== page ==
Dick Lugar’s ouster as senator of Indiana marks the beginning of the end of this Republican party. He lost by nearly 20 points–well over 100,000 votes–in a primary…in Indiana. It was a blowout. You couldn’t fit the difference in an NFL stadium.
He lost to Indiana state treasurer, Tea Party extremist, and 3-time congressional seat loser, Richard Mourdock. Mr. Mourdock is a liiitle bit out there. He defines bipartisanship as “Democrats coming around to the Republican point-of-view.” (If you’re a Republican, imagine a Democrat saying the reverse of that.) He pledges no compromise on anything at any time for any reason.
He is an automatic candidate for 2012 Fool of the Year–and he may still be a 4-time congressional seat also-ran. He is extremely vulnerable in the general election. Obama won in Indiana in 2008.
Lugar was the longest-sitting Republican in the senate. He’s a mainstream conservative. He’s respected among his peers. He had status. He chaired committees. He specialized in foreign policy and arms control. He would consistently beat Democratic challengers by 30 points in general elections, in a purple state (he won his 2006 senate race by over 70 points. 70!). He was 80 years old and very near the end of his career.
So why couldn’t the Tea party crowd wait to give him the boot? It wasn’t because he was too entrenched (which he was) or that he was out of touch with voters (which he wasn’t, nationally speaking). He went down to defeat because he is one of the few Republicans willing to cross party lines (on rare occasions) and work with Democrats to get substantive things done. Specifically, he worked with Barrack Obama to help prevent nuclear weapons from falling into the hands of despotic regimes and terrorist organizations.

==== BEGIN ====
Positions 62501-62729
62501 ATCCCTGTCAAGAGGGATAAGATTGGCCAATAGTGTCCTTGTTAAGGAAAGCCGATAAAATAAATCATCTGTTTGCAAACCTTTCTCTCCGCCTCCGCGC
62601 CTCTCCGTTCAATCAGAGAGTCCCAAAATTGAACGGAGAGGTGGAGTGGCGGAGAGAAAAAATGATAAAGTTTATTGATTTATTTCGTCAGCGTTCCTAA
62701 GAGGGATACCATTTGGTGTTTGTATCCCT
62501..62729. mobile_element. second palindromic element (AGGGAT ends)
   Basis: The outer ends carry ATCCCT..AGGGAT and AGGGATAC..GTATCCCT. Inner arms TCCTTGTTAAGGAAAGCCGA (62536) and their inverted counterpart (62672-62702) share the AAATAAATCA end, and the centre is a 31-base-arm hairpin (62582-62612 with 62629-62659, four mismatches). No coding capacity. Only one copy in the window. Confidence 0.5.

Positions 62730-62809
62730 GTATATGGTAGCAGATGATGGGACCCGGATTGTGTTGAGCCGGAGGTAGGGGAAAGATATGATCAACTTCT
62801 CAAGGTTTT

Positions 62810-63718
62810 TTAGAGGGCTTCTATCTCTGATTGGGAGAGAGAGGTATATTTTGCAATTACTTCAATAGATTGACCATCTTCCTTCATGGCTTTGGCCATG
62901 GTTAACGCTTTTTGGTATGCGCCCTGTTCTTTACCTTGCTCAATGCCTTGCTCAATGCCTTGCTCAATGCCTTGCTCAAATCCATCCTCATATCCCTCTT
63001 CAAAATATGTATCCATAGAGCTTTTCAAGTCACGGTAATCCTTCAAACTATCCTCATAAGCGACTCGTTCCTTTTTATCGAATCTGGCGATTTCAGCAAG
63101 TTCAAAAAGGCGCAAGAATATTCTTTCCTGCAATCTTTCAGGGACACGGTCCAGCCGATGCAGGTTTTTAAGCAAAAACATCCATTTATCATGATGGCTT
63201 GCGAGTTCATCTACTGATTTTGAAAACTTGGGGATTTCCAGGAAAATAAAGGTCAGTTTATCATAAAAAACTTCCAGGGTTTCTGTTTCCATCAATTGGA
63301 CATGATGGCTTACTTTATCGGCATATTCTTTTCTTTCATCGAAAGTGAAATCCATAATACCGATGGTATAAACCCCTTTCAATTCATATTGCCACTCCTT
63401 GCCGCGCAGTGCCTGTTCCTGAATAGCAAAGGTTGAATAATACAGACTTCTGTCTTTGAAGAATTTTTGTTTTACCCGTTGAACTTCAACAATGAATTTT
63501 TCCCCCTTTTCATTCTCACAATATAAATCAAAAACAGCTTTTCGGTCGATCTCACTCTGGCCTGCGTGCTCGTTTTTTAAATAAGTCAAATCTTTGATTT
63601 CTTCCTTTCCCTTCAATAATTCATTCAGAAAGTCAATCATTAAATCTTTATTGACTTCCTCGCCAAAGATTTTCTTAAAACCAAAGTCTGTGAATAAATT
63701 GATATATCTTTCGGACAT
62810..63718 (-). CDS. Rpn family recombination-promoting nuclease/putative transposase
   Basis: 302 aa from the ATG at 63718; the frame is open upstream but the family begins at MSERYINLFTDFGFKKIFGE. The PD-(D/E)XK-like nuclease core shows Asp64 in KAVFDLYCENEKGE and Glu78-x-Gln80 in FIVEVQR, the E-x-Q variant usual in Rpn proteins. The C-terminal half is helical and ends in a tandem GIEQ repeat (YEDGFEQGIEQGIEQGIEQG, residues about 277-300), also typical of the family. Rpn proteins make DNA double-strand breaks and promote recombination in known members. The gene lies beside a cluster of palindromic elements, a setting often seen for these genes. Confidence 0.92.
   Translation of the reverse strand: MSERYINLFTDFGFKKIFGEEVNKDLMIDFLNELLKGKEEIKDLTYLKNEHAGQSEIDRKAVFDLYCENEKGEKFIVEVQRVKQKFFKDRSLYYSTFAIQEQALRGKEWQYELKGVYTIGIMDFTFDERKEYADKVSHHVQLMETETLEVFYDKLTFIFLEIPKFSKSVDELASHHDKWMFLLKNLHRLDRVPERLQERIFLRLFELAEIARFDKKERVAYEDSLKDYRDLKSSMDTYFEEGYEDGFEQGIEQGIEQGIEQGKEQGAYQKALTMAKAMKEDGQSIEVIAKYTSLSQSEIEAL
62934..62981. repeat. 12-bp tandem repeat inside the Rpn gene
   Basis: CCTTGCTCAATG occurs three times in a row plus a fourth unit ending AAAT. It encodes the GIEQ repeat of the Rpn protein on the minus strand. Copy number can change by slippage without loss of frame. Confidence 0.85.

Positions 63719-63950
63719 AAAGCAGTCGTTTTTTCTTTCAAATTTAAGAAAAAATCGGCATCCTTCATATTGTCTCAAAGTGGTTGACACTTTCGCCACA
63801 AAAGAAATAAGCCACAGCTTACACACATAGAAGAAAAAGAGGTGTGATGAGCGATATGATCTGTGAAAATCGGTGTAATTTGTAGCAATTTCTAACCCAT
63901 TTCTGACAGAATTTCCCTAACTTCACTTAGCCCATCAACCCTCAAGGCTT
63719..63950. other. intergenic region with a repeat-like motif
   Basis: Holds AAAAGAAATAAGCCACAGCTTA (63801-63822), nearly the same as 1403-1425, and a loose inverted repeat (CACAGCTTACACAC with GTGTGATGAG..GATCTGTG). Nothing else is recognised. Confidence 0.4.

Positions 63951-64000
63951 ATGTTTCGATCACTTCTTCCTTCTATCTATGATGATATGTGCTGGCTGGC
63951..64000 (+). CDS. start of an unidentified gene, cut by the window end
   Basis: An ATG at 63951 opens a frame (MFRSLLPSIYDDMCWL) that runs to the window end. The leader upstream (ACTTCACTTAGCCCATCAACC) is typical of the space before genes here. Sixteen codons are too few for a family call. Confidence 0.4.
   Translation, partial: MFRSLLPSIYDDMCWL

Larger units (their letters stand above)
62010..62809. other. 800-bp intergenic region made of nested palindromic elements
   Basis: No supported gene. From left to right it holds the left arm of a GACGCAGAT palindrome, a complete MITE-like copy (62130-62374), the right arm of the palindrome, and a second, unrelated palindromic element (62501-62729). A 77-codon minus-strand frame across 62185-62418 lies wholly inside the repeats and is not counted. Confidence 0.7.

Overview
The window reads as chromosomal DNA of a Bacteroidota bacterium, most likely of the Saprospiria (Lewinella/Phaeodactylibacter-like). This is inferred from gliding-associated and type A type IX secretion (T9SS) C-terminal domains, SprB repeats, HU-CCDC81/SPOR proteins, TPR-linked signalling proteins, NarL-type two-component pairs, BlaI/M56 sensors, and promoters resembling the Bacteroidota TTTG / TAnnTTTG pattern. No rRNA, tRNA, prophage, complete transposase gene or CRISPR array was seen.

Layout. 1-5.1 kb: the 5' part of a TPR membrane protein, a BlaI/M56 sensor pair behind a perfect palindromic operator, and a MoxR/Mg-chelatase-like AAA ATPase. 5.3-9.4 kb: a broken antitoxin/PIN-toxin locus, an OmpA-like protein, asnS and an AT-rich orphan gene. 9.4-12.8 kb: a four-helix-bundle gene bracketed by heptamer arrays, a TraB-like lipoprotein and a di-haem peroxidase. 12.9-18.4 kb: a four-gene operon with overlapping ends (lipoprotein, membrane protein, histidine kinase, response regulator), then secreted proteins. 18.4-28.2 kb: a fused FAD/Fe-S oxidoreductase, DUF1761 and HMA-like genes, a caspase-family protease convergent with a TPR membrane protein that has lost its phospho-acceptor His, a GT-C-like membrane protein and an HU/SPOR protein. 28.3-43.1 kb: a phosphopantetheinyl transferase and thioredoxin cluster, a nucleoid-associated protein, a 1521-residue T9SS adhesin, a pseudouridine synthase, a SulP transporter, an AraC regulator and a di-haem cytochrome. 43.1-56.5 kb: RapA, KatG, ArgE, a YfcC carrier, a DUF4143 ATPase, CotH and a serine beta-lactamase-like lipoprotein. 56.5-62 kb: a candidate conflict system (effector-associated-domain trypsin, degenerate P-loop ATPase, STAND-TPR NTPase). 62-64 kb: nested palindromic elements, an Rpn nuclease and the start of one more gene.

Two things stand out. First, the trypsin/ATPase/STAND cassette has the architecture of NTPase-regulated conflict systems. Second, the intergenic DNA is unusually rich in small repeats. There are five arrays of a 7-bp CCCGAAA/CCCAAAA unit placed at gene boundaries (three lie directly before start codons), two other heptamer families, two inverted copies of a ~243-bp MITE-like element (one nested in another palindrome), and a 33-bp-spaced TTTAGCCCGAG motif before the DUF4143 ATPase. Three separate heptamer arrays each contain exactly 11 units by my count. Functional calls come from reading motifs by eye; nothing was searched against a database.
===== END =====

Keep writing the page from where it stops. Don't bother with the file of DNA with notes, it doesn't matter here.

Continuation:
Not even Tea-Baggers are against locking down nukes. Right? Right? Wrong. Lugar committed the deadly and unforgivable sin of working with Barrack Obama for any reason, even a noble one. Because to these whack-jobs Barrack Obama’s divine logos inverts that of God Almighty: a thing is evil because Obama says it is good.
Super-PAC groups like the NRA and Freedom Works buttressed Mourdock with oodles of money and propelled him into victory on the pledge that he will never compromise. This would push the Senate toward the same sort of intractable gridlock currently paralyzing the House of Representatives.
The general electorate tends not to favor people like Mourdock whose mindsets make the government even more ineffective. He’s is the kind of guy who thinks programs like Social Security and Medicare are unconstitutional. And he promises, as senator of Indiana, to stand in uncompromising opposition to the president Indiana voted for in 2008.
It’s a key element of the divide between the extremists controlling the Republican party and the rest of America. It is the kind of disconnection that dooms the party to failure. Mainstream conservatives will look elsewhere–albeit not to Barrack Obama–if their needs aren’t being met by the Republican party. They’ve proven it. In conjunction with extreme positions on women’s reproductive rights, immigration, corporate subsidies, tax cuts for the rich, and LGBT marriage rights they’re pushing away all but a small minority of closed-minded Americans.
So please spare us the false equivalencies. This is something that is happening in the Republican party. And it’s something they need to deal with. Otherwise, it’s a recipe for failure now and in the long term.